By: Claudia Siregar |
The former underground rapper/WINNER rapper is back with his very first solo album. And surprise surprise (not really), he made it 19+! Not a surprise since some of his previous releases, excluding the recorded versions of songs from Show Me The Money, included mature undertones (the 2016 banger Body, Turn Off The Light from WINNER’s Everyday album). But other than the sensual undertones, Mino has shown us, once again, that he is capable of experimenting with wordplay (the fact that he was the sole writer of his own lyrics says everything) and new sounds – and even blending a few genres of music into one.
Let’s start with the first single off the album: “Fiancé”, which was layered with samples from senior singer Kim Tae Hee’s 1969 track “Soyangang Maiden”. Trot elements were heavily present in the single, accompanied with Mino rapping and singing ambiguous lyrics about his longing for a certain long lost “pretty woman” (it is no secret that a lot of K-pop translators have given up trying to translate Mino’s lyrics due to their complicated and poetic nature – and maybe that’s for the best). Blending elements of trot, hip hop, and your everyday pop is not easy, yet Mino has proven that it is possible to blend traditional and commercial music into a catchy, strong single. Other than trot, trap elements and an adequate yet fitting use of autotune were present throughout the album as well as blues rock influences (check out “her” – a heartfelt ballad with soft, raw vocals you’d never expect from a Song Mino).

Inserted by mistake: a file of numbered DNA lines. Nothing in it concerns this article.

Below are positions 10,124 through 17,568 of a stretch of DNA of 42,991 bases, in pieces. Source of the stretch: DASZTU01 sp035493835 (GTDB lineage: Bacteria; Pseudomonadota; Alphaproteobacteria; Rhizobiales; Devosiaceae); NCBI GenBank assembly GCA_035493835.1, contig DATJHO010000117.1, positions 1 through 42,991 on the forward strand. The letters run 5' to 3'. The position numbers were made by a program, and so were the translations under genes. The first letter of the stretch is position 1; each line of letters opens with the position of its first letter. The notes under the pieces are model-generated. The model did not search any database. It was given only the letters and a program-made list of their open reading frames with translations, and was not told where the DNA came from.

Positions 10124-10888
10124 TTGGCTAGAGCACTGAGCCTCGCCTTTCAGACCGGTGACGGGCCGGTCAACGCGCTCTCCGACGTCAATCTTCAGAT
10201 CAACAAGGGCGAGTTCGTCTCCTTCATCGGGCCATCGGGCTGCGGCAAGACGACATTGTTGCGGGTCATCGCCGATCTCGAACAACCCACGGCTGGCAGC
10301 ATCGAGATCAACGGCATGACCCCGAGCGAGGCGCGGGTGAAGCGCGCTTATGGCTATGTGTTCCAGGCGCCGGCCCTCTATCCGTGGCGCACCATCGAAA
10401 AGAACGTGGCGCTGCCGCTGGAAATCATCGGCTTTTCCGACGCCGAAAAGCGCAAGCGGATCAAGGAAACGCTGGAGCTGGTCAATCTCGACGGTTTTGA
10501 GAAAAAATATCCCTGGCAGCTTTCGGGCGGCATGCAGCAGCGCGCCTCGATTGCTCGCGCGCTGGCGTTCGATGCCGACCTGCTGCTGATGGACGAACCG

Experiment with genres, wordplay, and mature themes – are these enough to define a Mino album? Apparently not. Mino’s Show Me The Money contestant and former underground rapper side plays a role in this album as well. Tracks such as “Agree” (recommended for those who are into trap and fast-rapping), “Bow-Wow”, “Rocket”, and “Trigger” are a straight up “who says idol rappers can’t rap?” to the public ear, showcasing his flow (and at times speed) as a rapper. While these songs focus on his ability as a rapper, songs such as “O2”, “Lonely”, and “Aurora” are strongly reminiscent of his work with WINNER, with the usual cheerful yet sentimental poppy melodies. Next, we have the collabs – the weakest point of the already-very-strong solo album. Save for “Bow-Wow” (featuring YDG), the collabs involved long drags of slow music layered with vocals and Mino rapping (especially “Um…”) – nothing new here. The usual rapper x vocalist collab.
Moving on from these songs, Mino finally closes the album with the ballad “Alarm” – another heartfelt ballad (piano-driven this time as opposed to the guitar-driven “her”) – the perfect way to end a hectic yet colourful day. Overall, it’s safe to say that XX is a strong solo album – a very Mino-ish opening track, showcases of his rap skills, blending of genres, ambiguous wordplay, and a peaceful ending.